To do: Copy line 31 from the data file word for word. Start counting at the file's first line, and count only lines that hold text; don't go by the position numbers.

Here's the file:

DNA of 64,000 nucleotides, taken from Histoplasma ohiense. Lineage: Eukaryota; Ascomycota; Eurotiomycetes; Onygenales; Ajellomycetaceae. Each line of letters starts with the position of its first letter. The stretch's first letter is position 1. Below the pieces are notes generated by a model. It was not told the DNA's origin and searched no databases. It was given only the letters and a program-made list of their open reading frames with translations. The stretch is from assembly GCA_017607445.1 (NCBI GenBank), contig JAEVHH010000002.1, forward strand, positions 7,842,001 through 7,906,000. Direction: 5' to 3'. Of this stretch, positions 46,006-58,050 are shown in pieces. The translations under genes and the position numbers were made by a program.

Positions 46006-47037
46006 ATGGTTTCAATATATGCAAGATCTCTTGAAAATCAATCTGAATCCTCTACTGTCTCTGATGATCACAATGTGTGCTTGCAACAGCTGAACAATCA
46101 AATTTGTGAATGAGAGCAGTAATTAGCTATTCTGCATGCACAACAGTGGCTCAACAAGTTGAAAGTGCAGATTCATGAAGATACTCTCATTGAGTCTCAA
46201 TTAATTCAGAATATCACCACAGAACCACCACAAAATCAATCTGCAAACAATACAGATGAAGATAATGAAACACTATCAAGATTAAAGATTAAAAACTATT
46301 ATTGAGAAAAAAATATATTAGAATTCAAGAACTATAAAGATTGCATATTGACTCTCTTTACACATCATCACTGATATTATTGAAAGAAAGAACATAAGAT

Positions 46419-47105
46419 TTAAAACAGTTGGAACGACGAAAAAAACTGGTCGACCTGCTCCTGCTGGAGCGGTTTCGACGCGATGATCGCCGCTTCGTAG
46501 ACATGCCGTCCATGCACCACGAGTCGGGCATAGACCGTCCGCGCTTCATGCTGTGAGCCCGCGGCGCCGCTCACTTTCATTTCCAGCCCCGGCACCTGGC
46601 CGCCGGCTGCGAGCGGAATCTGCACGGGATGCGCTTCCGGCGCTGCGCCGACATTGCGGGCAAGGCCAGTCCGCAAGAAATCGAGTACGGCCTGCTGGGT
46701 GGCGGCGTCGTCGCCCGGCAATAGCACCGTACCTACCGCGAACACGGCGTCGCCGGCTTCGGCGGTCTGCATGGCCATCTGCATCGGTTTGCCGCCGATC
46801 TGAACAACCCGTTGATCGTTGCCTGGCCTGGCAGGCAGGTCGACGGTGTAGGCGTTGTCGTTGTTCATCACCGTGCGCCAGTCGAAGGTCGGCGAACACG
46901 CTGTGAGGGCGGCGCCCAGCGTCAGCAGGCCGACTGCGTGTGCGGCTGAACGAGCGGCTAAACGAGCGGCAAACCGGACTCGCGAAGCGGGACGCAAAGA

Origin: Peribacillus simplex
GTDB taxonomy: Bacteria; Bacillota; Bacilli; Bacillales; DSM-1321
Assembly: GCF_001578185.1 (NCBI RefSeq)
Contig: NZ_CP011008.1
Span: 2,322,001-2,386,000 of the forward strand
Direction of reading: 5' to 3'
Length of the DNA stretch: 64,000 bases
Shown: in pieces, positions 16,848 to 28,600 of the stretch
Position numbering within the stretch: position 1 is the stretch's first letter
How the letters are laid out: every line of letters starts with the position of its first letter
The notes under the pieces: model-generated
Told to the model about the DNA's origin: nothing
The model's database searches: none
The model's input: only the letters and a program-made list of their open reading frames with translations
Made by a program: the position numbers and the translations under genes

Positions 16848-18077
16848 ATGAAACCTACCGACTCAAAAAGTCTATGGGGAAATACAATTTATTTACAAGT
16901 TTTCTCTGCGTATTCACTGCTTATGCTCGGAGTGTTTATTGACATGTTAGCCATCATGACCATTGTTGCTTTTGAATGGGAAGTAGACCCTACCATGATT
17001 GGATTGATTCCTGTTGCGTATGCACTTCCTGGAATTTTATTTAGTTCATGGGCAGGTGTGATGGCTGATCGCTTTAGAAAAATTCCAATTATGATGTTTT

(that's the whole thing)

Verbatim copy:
16901 TTTCTCTGCGTATTCACTGCTTATGCTCGGAGTGTTTATTGACATGTTAGCCATCATGACCATTGTTGCTTTTGAATGGGAAGTAGACCCTACCATGATT